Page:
We caught up with dynamic duo Edward Barber and Jay Osgerby at Salone and quizzed them about their new Mariposa Club chairs for Vitra.
5 April, 2017
Three years ago Vitra launched Mariposa, a sofa collection designed by Barber & Osgerby as ‘an upholstered platform for life’ that can host a slew activities at home. This year, the brand has expanded the Mariposa family with Mariposa Club Sofa and Mariposa Club Armchair. Smaller in size without losing their comfort and flair, these new pieces are suitable for smaller living spaces and for use in lounge and hospitality settings. We quizzed Edward Barber and Jay Osgerby at the Vitra stand at the Salone del Mobile.
Why do you enjoy working with Vitra? What makes this an important brand to you?
Jay Osgerby (JO): Vitra is one of the best companies in the world because they are passionate about investing in products that last a long time, and they use innovative materials and new processes. They don’t rush projects. It has to be right.
Edward Barber (EB): They’re also so open to new ideas. Whatever we throw at them, they never say ‘Oh don’t be stupid.’ They always say, ‘Ok, yes maybe.’ They’re always prepared to make a prototype or to take an idea to a point where either it takes off or we forget about it. Nothing is off the table. Everything is considered in a serious way.
JO: They really listen to what their designers perceive. Often people ask us how our projects come about. Most of the time the projects for Vitra come from us. They’re observations that we’ve made about something – a new requirement for something, a new need. A lot of other manufacturers try to fill their own product pipeline and they think they know what the world needs.
What is the need you’re addressing with the new editions of Mariposa?
EB: We launched Mariposa three years ago. It’s been very well received. It was an idea to have, as we were calling it at the time, an ‘upholstered platform for life’. So you can watch a movie, you can sleep, you can have two people facing each other on their laptops in the evening; it’s a piece for everything. But with that, with all the flexibility and the movement, it becomes quite a big piece. So for some homes, it’s a little bit too big.
So we considered reducing it in scale. But as we reduced it, we realised that having the movement was really part of the problem for the scale. So we eliminated that and had a very simple compact version of it. And as we developed it we realised it’s probably more suitable for commercial spaces – for hospitality, hotels, airline lounges, reception areas. It’s come out really well – so much so that I want to have the club sofa at home. It’s really comfortable.
Yes it feels so soft.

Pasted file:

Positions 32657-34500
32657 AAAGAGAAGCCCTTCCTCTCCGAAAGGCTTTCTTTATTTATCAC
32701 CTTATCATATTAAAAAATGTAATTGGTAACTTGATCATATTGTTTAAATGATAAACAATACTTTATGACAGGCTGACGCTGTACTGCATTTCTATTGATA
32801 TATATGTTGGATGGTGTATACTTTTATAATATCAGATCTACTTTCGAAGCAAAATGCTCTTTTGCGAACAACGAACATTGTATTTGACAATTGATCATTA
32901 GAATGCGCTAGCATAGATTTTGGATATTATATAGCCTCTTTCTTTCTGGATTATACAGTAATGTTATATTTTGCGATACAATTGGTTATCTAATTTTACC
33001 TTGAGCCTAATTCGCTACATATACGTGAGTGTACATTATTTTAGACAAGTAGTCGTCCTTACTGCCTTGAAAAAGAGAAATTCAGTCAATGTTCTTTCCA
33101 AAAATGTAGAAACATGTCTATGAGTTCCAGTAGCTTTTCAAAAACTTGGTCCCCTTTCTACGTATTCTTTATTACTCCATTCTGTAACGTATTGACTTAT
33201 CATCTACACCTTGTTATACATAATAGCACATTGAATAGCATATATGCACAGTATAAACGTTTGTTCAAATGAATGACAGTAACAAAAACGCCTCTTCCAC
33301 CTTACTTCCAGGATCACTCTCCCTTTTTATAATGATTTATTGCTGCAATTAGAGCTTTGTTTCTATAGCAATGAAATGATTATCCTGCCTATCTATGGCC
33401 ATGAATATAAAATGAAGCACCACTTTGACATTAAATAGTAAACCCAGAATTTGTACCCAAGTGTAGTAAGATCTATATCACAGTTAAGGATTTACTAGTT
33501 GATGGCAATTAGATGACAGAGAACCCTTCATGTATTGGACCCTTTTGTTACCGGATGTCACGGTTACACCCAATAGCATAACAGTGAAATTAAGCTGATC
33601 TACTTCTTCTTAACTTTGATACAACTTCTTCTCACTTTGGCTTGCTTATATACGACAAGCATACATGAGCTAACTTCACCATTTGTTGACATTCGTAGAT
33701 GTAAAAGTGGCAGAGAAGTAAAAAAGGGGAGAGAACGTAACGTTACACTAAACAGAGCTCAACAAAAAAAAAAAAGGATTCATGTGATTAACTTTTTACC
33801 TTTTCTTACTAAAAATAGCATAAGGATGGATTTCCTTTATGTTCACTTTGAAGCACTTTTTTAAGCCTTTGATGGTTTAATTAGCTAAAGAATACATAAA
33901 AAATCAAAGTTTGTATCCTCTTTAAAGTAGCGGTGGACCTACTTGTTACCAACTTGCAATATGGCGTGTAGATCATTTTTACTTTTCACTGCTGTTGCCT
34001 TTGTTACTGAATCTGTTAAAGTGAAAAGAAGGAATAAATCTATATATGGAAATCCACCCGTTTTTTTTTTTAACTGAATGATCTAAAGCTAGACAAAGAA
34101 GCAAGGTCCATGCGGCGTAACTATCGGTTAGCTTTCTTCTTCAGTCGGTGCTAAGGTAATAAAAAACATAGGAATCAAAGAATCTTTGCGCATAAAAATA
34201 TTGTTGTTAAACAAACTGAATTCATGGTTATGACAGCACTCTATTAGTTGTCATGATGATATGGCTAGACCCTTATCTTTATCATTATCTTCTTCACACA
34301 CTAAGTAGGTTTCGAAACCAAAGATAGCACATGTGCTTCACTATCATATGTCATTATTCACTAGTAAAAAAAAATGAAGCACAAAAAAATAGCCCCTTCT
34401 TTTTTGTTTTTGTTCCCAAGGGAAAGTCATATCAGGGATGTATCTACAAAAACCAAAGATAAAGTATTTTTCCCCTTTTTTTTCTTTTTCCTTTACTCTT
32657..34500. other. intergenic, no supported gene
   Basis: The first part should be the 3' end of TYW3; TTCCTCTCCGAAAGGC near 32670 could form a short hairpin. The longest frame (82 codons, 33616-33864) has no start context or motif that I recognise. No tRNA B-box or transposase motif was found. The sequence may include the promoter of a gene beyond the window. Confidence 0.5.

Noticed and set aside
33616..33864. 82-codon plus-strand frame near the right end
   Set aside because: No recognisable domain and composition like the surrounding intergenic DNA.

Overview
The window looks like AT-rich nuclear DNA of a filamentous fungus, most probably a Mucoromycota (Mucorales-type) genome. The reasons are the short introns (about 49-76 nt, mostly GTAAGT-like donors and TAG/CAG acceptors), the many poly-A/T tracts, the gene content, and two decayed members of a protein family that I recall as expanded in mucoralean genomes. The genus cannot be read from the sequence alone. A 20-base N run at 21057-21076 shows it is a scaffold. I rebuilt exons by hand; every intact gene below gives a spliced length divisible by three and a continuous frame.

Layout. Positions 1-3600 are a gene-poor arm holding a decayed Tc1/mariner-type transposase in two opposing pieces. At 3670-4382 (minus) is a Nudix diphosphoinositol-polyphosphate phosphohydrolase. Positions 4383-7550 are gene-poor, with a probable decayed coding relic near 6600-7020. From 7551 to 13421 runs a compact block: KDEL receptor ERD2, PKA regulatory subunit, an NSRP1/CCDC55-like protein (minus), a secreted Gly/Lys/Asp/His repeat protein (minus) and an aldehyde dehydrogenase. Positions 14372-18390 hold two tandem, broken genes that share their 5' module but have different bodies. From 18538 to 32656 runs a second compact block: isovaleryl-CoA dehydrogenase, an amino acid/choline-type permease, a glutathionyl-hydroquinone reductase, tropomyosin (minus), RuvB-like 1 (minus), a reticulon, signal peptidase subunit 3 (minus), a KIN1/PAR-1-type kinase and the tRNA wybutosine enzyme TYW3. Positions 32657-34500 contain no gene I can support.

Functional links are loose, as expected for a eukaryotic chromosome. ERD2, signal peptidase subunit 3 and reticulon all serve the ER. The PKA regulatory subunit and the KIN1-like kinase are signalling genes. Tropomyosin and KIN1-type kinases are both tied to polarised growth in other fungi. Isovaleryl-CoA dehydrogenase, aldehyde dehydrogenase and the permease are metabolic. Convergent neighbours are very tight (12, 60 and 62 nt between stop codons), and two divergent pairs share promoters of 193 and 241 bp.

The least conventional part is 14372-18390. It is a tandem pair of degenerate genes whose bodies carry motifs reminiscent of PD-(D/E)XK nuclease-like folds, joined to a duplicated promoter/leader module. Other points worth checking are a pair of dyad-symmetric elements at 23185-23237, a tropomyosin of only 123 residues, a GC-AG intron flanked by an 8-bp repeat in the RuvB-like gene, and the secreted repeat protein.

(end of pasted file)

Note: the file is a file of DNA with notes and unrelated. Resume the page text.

Yes, if we’d designed that for some other companies, it might just have had a block of foam. It would look exactly the same, but when you sit in it, it would feel very different because of the technology that Vitra have developed for upholstery. Inside there’s a lot of complex structure, webbing and injection moulded foam – just to make sure that everything feels really good.
And it looks the way it feels. It looks soft and cartoon like.
Was that an intention?
EB: Not really, but now you say it, it’s kind of good! It does look comfortable, I have to say.
JO: With the big change in people’s working habits, we need to start thinking more about compact seating, small sofas, for people to be able to work on their laptops – even at work in this co-working landscape. So it’s a way of bringing Mariposa to more of a universal market.
What do you think people should be talking about around the Salone and Milan Design Week, but aren’t? Are there issues nobody is talking about but should be?
EB: Yes. There’s too much stuff being produced. And probably, it would make more sense to do the fair every two years – like Orgatec. Things need to calm down a bit. When the fiera started, there were so few things happening. Now, there’s a lot of pressure put on all the companies to produce new things all the time, even when they don’t really need them. This creates a huge amount of wastage in a way. It also compromises the existing product, which you don’t want to do. But if you don’t have something new, everyone’s like, ‘Oh what’s happened to that brand?’ I think that’s something that should be discussed. And I think designers would probably welcome it as well.
JO: I agree. We’re fanning the flames of consumerism for the sake of it. Furniture is a really big purchase. To push it into the world of fashion by having to do this constant churn, devalues it as a profession. That’s not what it’s about. It’s about longevity and producing things that are really appropriate.
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